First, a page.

Ricochet is the best place on the internet to discuss the issues of the day, either through commenting on posts or writing your own for our active and dynamic community in a fully moderated environment. In addition, the Ricochet Audio Network offers over 50 original podcasts with new episodes released every day.
As always, on Armistice Day I think of Grand Dad Gerald. He fought in the trenches in World War one, through the Argonne Forest, and had his arm broken by shrapnel on 11 November, the morning of the armistice.
After he left the hospital he was put on a train with orders to return to his unit. The way I heard it was that he was in no hurry to get back, and decided instead to tour France. He made no attempt to find his correct stop and enjoyed the train ride until some Military Police found him. They inspected his orders, observed that he had missed his stop, and put him on another train going back the other way. He pulled that trick a couple times, but eventually ended up back at his unit.
The end of the war caught a lot of people by surprise, and his unit didn’t return stateside until 3 May, 1919. It was not a impressive performance by our government.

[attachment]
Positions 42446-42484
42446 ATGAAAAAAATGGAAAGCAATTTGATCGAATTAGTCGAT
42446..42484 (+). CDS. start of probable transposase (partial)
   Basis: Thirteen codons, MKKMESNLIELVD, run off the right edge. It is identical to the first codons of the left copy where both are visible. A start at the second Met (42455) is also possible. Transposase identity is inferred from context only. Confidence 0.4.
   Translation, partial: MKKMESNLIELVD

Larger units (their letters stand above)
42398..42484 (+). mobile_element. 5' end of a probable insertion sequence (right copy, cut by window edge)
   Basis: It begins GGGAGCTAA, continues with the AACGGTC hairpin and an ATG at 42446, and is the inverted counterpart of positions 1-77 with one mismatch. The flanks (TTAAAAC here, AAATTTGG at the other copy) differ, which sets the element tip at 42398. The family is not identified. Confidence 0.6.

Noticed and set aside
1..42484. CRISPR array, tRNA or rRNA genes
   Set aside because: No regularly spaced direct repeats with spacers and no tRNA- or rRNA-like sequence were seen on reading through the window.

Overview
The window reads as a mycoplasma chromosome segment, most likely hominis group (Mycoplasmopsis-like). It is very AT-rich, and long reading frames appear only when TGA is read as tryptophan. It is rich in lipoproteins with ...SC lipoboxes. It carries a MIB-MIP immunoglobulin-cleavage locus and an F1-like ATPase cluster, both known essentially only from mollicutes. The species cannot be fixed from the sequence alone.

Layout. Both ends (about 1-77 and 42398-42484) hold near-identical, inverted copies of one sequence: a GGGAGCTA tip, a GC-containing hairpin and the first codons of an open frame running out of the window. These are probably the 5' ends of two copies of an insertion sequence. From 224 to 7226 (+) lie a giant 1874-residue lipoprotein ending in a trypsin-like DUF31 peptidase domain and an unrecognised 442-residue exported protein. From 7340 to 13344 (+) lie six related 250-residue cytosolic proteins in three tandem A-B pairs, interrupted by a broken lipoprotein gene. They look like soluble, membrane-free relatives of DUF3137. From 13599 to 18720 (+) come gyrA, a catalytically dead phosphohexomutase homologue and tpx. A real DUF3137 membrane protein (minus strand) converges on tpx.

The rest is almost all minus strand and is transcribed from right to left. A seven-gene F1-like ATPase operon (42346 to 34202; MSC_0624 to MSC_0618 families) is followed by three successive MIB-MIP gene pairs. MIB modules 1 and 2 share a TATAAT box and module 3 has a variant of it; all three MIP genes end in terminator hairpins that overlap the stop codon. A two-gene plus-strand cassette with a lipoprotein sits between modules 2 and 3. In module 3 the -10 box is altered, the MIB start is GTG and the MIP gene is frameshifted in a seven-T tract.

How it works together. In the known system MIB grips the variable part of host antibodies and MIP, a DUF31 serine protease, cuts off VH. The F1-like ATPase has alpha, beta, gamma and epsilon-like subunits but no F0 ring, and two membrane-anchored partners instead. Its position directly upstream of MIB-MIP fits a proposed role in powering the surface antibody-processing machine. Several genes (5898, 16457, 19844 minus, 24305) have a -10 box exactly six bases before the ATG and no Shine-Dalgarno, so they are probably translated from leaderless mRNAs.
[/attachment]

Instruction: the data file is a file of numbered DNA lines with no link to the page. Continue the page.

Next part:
He was out-processed and de-loused at Camp Dix, New Jersey, where he was greeted by his sister who had traveled from Colorado.
Camp Dix, NJ May 4, 1919
Grand Dad had been assigned to the 28th Infantry Division, originally a National Guard unit from Pennsylvania, and composed almost entirely of men from that state. Their losses in France were heavy and the 28th was reinforced by men from across the US, including Grand Dad.
At demobilization Grand Dad and the reinforcements were discharged one day before the original cohort of Pennsylvania men. The following day those original members of the 28th marched through Philadelphia in a victory parade.
Grand Dad and Sis took the picture below of his company. I believe a typical army company numbers about 100 men. A photograph taken in France shows 190 men, although they may have been over strength with reinforcements. The important point is that the company started the war with about 100 men, or more, but the picture only shows about 20 who made it to the end of the conflict. I estimate that from arriving in May until the November armistice the company suffered approximately 80% casualties.
Co H, 109th Inf, 28th Div, 29 May 1919
Grand Dad was fortunate to make it home in one piece. He married the girl from the farm down the road and raised a family. He was lucky.Published in